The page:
Objective: To assess the suitability of blood shed into the Solcotrans orthopaedic autotransfusion system as a source of autologous blood for transfusion. Design: Blood samples were taken from patients after surgery and from shed blood within the Solcotrans units. Setting: Surgery was performed at a public hospital. Patients: All six patients underwent total knee replacements. Main outcome measures: Measurements were made of haemoglobin, haematocrit, platelets. pH, potassium, plasma haemoglobin, fibrinogen, D-dimer, plasminogen activator, thromboplastin and fibrinopeptide A. The non-activated partial thromboplastin time was estimated. Shed blood was compared with homologous whole blood to assess the thrombogenic potential of shed blood in vitro. Results: The haemoglobin and haematocrit levels of the shed blood were significantly lower than venous blood (P = 0.008). Levels of potassium in shed blood were normal although there was significant haemolysis. Shed blood was depleted of clotting factors, with increased levels of D-dimer (16-128 g/L). Activation of the coagulation pathway within the shed blood was shown by a shortened non-activated partial thromboplastin time (90-120 s), and detectable levels of thromboplastin. Propionibacterium acnes was isolated from one of the units. Conclusion: Reinfusion of large volumes of shed blood should probably be avoided, but use of the Solcotrans orthopaedic transfusion system in conjunction with other autologous transfusion practices can reduce the patient's requirement for homologous blood.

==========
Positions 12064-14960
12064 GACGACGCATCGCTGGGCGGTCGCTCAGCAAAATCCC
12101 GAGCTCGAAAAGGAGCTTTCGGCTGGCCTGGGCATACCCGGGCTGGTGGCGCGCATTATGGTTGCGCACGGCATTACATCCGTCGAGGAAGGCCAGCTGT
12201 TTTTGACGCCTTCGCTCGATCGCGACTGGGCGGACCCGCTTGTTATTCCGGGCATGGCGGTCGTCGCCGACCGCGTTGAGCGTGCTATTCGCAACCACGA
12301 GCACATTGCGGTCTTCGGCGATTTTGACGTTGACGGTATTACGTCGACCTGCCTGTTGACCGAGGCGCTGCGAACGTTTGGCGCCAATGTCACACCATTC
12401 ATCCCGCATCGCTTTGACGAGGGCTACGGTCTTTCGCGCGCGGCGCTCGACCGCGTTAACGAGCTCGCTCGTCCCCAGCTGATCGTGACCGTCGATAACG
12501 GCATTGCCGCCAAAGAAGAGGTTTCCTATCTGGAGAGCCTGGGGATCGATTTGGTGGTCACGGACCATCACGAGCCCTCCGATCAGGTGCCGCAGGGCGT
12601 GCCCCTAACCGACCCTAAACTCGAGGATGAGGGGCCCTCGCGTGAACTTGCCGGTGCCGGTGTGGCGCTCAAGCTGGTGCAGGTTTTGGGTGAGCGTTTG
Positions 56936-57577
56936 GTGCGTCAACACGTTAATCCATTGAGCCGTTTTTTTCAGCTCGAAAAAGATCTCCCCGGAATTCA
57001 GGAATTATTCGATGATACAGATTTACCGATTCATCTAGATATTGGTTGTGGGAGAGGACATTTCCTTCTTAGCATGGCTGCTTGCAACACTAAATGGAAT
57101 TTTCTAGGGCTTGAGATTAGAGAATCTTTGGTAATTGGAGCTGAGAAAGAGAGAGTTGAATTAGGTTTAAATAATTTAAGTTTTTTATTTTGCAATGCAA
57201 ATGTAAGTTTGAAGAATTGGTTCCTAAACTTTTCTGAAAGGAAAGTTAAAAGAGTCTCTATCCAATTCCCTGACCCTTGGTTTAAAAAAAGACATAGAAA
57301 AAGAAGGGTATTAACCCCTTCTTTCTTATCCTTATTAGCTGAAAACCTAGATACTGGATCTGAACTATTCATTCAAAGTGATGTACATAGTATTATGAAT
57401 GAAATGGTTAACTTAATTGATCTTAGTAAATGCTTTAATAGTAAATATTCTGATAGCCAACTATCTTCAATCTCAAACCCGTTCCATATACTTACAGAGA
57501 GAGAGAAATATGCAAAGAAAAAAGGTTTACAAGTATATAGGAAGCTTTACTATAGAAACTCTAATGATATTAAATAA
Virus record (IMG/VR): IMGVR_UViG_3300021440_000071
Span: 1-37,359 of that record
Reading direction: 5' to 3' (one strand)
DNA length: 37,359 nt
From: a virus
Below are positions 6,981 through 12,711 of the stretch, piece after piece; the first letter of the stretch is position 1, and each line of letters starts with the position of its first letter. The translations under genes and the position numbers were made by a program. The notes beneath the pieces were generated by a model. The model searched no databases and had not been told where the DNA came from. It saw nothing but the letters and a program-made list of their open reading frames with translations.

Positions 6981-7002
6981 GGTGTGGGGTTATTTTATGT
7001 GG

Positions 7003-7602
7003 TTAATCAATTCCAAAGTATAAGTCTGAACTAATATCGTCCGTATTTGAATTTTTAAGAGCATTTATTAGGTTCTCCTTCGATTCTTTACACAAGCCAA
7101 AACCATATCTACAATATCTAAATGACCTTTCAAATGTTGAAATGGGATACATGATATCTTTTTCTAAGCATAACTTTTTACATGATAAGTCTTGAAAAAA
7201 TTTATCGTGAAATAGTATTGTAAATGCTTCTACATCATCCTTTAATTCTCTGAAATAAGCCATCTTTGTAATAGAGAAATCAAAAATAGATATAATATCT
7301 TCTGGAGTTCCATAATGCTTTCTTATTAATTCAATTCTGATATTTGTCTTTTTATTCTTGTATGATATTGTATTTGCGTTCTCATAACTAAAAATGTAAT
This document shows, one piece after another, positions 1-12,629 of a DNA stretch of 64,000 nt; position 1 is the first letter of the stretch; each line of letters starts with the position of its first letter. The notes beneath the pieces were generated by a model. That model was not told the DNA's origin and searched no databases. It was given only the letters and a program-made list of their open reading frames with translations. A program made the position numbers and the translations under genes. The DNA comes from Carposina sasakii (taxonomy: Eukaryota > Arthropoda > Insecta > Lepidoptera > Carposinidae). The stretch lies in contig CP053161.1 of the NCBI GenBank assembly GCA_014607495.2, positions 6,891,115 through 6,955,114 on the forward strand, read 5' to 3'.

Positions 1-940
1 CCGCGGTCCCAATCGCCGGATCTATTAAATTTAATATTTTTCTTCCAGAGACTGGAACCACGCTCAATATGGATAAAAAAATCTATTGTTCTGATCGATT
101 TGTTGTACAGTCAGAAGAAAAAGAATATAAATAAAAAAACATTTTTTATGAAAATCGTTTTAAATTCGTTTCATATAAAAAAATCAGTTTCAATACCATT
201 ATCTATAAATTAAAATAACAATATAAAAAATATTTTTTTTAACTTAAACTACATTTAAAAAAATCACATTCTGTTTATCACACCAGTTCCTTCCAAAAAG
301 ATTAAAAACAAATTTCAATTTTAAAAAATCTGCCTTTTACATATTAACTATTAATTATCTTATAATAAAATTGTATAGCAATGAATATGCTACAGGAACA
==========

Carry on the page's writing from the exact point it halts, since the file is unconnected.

|Number of pages||2|
|Journal||The Medical Journal of Australia|
|Publication status||Published - 4 Aug 1992|